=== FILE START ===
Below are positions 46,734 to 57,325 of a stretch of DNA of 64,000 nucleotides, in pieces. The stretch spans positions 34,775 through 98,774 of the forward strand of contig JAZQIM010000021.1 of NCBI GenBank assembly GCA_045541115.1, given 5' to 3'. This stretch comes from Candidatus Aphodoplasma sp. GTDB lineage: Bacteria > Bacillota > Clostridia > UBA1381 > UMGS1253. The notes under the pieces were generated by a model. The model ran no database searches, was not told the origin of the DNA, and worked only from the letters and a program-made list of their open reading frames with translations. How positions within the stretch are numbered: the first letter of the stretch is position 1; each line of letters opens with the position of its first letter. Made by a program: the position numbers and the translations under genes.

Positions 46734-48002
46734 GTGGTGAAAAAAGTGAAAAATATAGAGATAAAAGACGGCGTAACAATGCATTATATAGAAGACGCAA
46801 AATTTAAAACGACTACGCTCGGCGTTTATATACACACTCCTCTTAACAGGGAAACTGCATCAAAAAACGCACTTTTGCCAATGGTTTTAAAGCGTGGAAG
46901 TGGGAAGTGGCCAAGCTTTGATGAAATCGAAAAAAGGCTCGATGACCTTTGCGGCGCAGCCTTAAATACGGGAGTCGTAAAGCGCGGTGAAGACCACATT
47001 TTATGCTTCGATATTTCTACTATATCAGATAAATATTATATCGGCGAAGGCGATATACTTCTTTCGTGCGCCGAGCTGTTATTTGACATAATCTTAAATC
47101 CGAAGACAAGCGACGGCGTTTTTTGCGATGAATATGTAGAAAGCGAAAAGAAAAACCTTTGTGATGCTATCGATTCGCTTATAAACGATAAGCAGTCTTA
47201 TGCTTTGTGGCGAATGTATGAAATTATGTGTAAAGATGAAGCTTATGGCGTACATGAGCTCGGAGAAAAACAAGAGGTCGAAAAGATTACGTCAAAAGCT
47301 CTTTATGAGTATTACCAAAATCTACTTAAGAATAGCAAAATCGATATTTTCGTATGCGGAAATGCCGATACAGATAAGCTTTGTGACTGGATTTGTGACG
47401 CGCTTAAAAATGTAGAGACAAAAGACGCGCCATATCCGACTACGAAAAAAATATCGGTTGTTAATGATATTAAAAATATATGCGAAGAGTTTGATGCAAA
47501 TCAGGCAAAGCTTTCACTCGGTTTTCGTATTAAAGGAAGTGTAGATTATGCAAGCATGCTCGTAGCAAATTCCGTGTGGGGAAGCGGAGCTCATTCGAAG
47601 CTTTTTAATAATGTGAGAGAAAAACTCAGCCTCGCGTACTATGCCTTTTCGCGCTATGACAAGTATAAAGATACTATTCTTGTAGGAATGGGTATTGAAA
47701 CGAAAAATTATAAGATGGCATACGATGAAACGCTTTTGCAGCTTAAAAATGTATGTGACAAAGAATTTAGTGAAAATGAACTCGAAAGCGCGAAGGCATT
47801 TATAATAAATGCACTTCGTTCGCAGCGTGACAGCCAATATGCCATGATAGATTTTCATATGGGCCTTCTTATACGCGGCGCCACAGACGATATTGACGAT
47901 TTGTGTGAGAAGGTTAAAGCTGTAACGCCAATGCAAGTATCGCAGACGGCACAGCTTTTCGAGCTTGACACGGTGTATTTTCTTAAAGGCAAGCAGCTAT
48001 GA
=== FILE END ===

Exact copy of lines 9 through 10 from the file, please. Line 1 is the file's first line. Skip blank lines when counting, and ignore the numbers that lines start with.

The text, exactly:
47301 CTTTATGAGTATTACCAAAATCTACTTAAGAATAGCAAAATCGATATTTTCGTATGCGGAAATGCCGATACAGATAAGCTTTGTGACTGGATTTGTGACG
47401 CGCTTAAAAATGTAGAGACAAAAGACGCGCCATATCCGACTACGAAAAAAATATCGGTTGTTAATGATATTAAAAATATATGCGAAGAGTTTGATGCAAA